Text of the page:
I originally started on a chunky multi-strand bracelet.....but that didn't quite work. I have plans to rework it because I like the idea of it (it was the particular large toggle clasp I'd selected that threw the spanner in the works), but I decided to go for something a little simpler for now. 

I threw in a Bo Hulley leaf clasp - usually I make my own hook clasps to go with these, but I didn't have any to hand and so simply combined it with a Vintaj hook. 

Somehow I felt that this palette needed some orange in it for my designs, as you can see continued on in this second bracelet...

I love how the ceramic rounds (Erin picked me out a blue shade rather than the green ones in the picture above, and I think they are my favourite beads from the selection!) look with the pressed glass orange flower caps. 

This bracelet then needed some earrings to match:

On second thoughts, I think the flower tiles actually tie for favourite with the ceramic rounds. I LOVE these beads, although I found them quite tricky to think of ways to use them. I am always challenged by rectangles and squares...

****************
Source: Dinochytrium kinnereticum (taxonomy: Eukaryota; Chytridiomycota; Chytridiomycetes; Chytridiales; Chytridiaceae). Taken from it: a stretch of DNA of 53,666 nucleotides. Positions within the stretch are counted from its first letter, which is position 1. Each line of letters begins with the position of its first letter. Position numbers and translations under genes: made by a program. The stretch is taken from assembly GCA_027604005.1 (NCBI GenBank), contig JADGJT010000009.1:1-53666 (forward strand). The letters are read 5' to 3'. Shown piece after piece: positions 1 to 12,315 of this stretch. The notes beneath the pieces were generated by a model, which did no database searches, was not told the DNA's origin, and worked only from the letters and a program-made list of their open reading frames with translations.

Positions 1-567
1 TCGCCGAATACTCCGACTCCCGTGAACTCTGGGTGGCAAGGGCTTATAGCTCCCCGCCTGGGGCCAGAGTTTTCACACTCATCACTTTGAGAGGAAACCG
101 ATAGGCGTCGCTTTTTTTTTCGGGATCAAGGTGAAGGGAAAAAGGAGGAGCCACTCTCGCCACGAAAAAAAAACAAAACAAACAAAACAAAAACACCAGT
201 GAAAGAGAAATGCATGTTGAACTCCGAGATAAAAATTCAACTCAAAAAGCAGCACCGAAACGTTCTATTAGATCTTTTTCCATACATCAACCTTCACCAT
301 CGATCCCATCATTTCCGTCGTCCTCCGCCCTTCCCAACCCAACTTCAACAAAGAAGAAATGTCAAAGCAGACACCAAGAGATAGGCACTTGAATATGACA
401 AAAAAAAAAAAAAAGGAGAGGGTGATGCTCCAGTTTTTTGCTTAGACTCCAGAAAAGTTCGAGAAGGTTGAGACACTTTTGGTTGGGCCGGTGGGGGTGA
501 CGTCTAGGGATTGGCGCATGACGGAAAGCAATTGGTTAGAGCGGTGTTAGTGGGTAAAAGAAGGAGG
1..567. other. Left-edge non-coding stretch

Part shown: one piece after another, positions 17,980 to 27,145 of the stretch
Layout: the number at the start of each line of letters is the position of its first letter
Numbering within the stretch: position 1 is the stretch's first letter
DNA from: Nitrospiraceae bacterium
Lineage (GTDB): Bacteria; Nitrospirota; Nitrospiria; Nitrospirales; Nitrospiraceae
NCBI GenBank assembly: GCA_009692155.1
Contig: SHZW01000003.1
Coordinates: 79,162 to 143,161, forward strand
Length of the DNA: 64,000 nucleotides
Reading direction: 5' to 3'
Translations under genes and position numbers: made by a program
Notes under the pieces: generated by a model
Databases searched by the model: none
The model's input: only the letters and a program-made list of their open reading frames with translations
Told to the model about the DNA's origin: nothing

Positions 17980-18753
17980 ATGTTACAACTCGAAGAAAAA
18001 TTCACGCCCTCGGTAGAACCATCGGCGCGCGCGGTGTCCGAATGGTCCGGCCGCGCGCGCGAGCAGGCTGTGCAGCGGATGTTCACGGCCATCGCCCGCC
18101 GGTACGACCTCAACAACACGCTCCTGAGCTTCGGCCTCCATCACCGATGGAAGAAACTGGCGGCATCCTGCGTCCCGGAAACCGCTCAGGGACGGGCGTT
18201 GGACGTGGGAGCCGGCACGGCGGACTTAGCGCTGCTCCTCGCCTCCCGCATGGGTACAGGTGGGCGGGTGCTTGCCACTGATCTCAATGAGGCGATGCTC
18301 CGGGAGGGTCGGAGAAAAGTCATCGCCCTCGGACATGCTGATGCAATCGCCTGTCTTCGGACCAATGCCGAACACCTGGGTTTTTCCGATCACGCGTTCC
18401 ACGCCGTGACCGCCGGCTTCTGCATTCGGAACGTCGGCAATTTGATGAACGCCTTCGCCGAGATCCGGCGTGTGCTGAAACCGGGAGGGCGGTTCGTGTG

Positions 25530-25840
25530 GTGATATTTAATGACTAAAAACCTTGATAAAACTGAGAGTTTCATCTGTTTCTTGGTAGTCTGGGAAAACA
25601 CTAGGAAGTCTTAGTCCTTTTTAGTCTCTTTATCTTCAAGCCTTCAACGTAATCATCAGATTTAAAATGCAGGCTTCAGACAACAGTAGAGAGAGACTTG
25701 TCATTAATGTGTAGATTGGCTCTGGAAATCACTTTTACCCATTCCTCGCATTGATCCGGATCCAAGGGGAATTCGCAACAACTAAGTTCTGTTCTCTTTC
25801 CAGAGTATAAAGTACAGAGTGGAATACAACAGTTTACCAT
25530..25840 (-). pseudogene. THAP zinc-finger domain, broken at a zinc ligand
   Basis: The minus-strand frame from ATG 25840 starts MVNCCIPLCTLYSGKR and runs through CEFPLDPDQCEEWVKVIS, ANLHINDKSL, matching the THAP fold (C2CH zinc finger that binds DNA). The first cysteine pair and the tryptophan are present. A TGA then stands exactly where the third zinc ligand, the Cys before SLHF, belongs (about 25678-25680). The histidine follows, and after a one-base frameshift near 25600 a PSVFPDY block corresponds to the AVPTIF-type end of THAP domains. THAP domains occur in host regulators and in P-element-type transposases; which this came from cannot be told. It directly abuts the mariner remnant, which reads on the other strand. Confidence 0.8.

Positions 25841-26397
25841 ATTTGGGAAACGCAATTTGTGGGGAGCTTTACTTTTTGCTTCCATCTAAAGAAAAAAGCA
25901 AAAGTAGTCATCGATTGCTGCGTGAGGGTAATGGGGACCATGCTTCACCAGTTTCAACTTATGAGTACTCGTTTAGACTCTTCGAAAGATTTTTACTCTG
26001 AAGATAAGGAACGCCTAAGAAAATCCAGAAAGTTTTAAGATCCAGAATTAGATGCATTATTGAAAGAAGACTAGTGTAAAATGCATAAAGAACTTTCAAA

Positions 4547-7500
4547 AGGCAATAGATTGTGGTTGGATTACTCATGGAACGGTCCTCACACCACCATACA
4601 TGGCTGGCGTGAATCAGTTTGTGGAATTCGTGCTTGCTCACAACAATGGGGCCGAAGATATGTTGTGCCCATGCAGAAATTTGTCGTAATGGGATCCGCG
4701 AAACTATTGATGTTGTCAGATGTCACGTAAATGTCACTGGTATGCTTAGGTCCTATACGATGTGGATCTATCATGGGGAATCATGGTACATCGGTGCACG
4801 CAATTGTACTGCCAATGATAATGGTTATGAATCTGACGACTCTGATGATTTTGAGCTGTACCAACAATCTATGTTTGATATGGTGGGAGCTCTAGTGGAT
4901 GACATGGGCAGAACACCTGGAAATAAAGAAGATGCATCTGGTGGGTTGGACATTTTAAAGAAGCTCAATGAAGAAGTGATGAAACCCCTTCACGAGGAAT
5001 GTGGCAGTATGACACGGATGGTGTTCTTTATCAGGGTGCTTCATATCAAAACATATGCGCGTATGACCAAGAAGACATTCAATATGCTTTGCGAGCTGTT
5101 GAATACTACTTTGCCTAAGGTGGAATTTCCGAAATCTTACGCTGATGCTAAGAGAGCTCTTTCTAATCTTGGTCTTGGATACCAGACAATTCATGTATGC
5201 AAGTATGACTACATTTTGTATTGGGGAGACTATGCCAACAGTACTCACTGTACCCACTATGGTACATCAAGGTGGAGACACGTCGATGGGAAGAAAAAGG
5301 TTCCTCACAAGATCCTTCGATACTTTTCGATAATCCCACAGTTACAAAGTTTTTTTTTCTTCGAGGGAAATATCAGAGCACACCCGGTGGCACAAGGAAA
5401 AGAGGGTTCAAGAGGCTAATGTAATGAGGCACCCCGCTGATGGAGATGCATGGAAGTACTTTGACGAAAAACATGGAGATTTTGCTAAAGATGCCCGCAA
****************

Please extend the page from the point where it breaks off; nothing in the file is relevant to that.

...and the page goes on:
Along with my Michaels beads, the lovely Erin (did I mention what a fantastic lady she is?) sent me one of her own handmade 'Simple Truths' pendants; a colourful flag pendant in the perfect palette. On the reverse it says:

'not all who wander are lost'. 

I'm not sure if Erin chose these words especially for me, but they are particularly apt right now, as a week today (can it really be only a WEEK away?) we move over to Edinburgh, our second big move in 12 months. 

My first thought for this was that I wanted to create some kind of colourful bunting necklace with it, but alas, I had no other triangle beads in my stash. Impossible though that seems, given the size of it...! 

I had, however, picked up some cool wooden frames in Dublin this past weekend (did I mention how disastrous it was..?) Well, one of the less disastrous points was stumbling across a bead shop on the Liffey. It looked like your every day bead shop at first (I've been in a few...) but they had some really interesting bits and bobs that I haven't seen before on closer inspection. Including some cool wooden frame sets, as I said. I thought perhaps they could hang down like triangles, but of course they didn't want to play ball.....but I am pretty pleased how they wanted to hang instead!